An uber-rodent recently found in a Swedish kitchen is not the first humongous rat to horrify the world.

Waves of disgust are spreading through the online world, and for that you can thank a family in Stockholm who killed a rat so big and ugly people have named it Ratzilla. (The news site Aftonbladet has even provided a zoom tool for the gigantic dead rat, should you want to really get in there close.)

But this swole Swede rodent is far from the first grossly oversized rat to horrify the planet. Recent history is crawling with similar Ratzillas – below, find a few of the more eminent examples:


(Black and Brown News)

In 2011, a housing-authority worker was poking at a hole in the ground at Brooklyn's Marcy Houses when not one, but three humongous rats lumbered out. Two headed for the hills but he managed to spear the third with a pitchfork. It turned out to be a Gambian pouched rat, a nocturnal rodent native to Africa that can get as big and heavy as a raccoon. The theory was that it was somebody's exotic pet that escaped or was let free.

Pouched rats are reportedly docile and even useful; they can be trained to sniff out tuberculosis and landmines, for instance. But their immensity can be intimidating. The Bed-Stuy creature measured three feet long from head to hairless tail. "Even the cats are afraid of the rats. They get together and gang up on the cats," one local told the Daily News. Quipped another: "We don't dodge bullets. We dodge rats. They're so big, they should charge them rent."



In a story that sounds as credible as anything from the Iranian media, Tehran is supposedly battling waves of mutated, poison-resistant super-rats. Last year, the city's environmental agency announced that the massive animals, weighing up to 11 pounds apiece, had taken over the streets, reported the International Business Times:

"They seem to have had a genetic mutation, probably as a result of radiations and the chemical used on them," Ismail Kahram, Teheran city council environment adviser and university professor Ismail Kahram told

"They are now bigger and look different. These are changes that normally take millions of years of evolution. They have jumped from 60 grams to five kilos, and cats are now smaller than them."

To handle this invasion, Tehran did the sensible thing: called in sniper teams to shoot them at night. They killed more than 2,000 giant rats, burning them afterward or burying their bodies in lime, with little apparent impact on the rodent population. As one official lamented, "it has become a 24/7 war."


(NYC Barstool Sports)

Twitter was alerted to the demise of Master Splinter in 2012 by Twitter user TheGoodfella, who then added the profanity necessary to emphasize this incredible, giant-rat-carcass-on-a-shovel photograph. However, the veracity of this story remains in question. It turned out the guy who uploaded the image had found it on a friend's Facebook page. When contacted by the HuffPo, a Footlocker employee refused to comment on the photo; the company's corporate spokeswoman said she hadn't heard about it. Another journalist has speculated it was "just a camera trick."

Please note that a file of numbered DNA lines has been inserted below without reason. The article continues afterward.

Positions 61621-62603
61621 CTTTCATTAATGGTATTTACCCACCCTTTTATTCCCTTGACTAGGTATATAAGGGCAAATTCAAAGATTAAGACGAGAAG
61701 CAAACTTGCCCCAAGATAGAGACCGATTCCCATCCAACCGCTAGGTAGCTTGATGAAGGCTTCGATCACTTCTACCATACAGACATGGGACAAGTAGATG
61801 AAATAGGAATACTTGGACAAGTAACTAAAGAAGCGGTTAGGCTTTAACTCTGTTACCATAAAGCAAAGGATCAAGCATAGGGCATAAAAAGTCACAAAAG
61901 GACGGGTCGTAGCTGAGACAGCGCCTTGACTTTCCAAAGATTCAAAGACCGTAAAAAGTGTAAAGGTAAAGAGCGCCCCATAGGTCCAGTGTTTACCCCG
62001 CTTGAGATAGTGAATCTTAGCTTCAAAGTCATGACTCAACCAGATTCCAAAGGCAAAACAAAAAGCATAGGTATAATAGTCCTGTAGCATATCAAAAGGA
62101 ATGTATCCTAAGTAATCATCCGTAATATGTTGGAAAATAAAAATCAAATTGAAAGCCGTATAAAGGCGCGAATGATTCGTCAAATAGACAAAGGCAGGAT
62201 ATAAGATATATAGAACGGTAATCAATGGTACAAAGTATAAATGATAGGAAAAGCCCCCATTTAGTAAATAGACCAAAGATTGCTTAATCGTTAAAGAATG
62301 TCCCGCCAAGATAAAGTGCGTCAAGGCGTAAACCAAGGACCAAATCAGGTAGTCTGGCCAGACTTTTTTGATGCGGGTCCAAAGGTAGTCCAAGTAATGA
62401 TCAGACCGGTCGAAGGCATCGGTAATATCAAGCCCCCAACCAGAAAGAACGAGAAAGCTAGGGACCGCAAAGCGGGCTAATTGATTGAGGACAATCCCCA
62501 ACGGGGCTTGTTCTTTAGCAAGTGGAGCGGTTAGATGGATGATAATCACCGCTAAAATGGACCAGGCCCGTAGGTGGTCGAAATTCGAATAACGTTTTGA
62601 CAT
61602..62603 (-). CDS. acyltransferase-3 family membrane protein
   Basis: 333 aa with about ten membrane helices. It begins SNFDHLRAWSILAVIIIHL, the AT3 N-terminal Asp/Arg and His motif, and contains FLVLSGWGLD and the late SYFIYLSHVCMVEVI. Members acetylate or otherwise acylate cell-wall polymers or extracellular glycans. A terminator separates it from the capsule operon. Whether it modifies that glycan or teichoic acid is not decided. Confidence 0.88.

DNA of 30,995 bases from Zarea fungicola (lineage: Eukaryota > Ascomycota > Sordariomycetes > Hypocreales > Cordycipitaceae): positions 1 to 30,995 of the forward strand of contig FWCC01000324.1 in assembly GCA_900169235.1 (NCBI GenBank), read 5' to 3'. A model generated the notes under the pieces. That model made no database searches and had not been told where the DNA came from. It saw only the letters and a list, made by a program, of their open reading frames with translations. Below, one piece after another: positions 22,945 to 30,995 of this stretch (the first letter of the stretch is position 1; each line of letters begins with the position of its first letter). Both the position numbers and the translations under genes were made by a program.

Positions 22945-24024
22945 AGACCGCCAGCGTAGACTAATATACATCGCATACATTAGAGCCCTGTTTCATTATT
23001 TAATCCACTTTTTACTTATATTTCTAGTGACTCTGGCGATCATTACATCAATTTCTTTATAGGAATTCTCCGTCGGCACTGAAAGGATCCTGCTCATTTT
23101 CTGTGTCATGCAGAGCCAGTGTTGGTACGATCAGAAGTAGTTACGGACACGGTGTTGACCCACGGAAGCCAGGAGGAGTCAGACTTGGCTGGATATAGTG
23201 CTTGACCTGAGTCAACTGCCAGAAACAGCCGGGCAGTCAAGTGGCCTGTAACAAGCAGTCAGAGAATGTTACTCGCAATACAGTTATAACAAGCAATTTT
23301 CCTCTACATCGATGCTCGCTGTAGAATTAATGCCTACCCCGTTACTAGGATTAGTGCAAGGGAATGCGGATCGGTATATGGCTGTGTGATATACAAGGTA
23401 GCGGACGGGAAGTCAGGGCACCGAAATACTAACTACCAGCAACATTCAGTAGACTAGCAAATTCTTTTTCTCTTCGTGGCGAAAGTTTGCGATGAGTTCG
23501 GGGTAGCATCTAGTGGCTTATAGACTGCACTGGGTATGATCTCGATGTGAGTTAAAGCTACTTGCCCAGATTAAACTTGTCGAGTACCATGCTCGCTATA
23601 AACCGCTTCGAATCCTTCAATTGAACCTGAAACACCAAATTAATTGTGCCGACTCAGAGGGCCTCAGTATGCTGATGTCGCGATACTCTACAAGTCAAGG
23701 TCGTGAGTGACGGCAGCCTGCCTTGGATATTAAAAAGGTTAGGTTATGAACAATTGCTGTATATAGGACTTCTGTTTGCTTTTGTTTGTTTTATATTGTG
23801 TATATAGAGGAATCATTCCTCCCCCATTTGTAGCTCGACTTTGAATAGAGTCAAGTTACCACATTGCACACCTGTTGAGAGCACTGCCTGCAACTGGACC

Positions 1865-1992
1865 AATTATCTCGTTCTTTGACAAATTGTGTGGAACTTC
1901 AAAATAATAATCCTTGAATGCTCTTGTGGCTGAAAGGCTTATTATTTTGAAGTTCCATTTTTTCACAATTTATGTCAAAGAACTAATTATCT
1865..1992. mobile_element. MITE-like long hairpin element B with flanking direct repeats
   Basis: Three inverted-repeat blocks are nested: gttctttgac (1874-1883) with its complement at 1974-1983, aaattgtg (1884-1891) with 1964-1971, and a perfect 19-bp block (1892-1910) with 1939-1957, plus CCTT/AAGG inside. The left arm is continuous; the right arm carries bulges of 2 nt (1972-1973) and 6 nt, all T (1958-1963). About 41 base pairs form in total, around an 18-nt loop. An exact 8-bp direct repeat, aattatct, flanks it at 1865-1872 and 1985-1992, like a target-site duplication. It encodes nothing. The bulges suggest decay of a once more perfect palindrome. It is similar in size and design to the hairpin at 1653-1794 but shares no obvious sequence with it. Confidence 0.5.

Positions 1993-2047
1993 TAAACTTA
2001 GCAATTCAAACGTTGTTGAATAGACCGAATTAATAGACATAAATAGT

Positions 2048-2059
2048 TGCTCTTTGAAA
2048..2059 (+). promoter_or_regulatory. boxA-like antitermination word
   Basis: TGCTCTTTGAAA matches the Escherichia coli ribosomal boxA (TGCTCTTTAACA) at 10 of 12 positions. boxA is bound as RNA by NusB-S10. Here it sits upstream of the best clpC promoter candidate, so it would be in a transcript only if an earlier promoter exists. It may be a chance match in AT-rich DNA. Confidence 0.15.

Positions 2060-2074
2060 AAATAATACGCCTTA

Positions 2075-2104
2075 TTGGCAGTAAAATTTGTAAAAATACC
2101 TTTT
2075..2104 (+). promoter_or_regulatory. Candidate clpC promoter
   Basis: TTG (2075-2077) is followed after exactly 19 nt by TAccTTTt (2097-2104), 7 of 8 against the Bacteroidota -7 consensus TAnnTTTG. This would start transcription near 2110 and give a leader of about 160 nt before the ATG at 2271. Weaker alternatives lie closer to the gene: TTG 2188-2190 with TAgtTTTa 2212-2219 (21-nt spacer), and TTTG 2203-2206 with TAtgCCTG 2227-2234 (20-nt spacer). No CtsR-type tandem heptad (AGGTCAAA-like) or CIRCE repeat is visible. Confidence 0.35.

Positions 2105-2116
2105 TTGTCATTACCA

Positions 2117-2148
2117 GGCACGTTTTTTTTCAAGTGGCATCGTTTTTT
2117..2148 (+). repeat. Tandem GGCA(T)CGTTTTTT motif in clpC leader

Trick of the lens or not, that is one business-sized rat. Condolences, TMNT.


The Sunshine State has waged war on pouched rats for years to prevent the invasive species from causing hundreds of thousands of dollars of agricultural damage. (They're hungry buggers.) Wildlife-control managers use not just bait but motion-activated cameras and a "rat hotline," which residents can call to report extra-large rodents in their neighborhood. Like the beast you see here (props to this man for being the only person in all these photos with the stones to handle a rat bare-handed):

(U.S. Fish & Wildlife Service)


A farmer was walking along in the northern U.K. in 2012 when he heard shouts of "RAT!" He grabbed a piece of wood and ran toward a friend who had stumbled upon a hairy creature measuring 4 feet long. “It wasn’t very fast because it was that big. I think It was about to drop young ones," he told the Northern Echo.

So he cudgeled it to death. Then he tried to pick the body up with his length of wood, but it was so heavy it broke it. That would've been the end of the affair had not somebody posted the below photo on Twitter, leading some people to angrily wonder if he had killed a coypu, aka the South American "swamp beaver." After receiving death threats, the farmer went on the record to say he was sure it was a rat: "I know the difference between a rat and a coypu, because I've lived in the country most of my life and it's vermin, and vermin should be destroyed."

But we'll will never know for sure, as he burned the body after "word got round."

About the Author

John Metcalfe
John Metcalfe

John Metcalfe is CityLab’s Bay Area bureau chief, based in Oakland. His coverage focuses on climate change and the science of cities.

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